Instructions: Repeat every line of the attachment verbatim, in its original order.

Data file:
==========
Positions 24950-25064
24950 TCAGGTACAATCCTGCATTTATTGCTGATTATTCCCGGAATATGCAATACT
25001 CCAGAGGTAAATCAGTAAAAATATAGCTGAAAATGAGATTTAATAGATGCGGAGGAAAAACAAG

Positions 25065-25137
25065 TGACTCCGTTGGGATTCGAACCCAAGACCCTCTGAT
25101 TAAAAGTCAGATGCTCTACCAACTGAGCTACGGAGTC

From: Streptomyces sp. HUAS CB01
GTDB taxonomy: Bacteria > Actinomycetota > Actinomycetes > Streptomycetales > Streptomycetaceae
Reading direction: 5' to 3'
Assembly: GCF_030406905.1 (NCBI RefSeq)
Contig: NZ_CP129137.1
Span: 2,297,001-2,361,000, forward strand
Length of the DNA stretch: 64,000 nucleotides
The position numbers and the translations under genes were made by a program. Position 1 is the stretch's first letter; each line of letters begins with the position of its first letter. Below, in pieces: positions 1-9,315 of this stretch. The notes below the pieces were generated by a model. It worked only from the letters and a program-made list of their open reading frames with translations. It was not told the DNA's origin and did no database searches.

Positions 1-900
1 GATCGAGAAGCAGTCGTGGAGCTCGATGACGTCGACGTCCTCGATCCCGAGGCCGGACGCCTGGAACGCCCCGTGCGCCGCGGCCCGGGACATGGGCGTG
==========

Positions 24950-25064
24950 TCAGGTACAATCCTGCATTTATTGCTGATTATTCCCGGAATATGCAATACT
25001 CCAGAGGTAAATCAGTAAAAATATAGCTGAAAATGAGATTTAATAGATGCGGAGGAAAAACAAG

Positions 25065-25137
25065 TGACTCCGTTGGGATTCGAACCCAAGACCCTCTGAT
25101 TAAAAGTCAGATGCTCTACCAACTGAGCTACGGAGTC

From: Streptomyces sp. HUAS CB01
GTDB taxonomy: Bacteria > Actinomycetota > Actinomycetes > Streptomycetales > Streptomycetaceae
Reading direction: 5' to 3'
Assembly: GCF_030406905.1 (NCBI RefSeq)
Contig: NZ_CP129137.1
Span: 2,297,001-2,361,000, forward strand
Length of the DNA stretch: 64,000 nucleotides
The position numbers and the translations under genes were made by a program. Position 1 is the stretch's first letter; each line of letters begins with the position of its first letter. Below, in pieces: positions 1-9,315 of this stretch. The notes below the pieces were generated by a model. It worked only from the letters and a program-made list of their open reading frames with translations. It was not told the DNA's origin and did no database searches.

Positions 1-900
1 GATCGAGAAGCAGTCGTGGAGCTCGATGACGTCGACGTCCTCGATCCCGAGGCCGGACGCCTGGAACGCCCCGTGCGCCGCGGCCCGGGACATGGGCGTG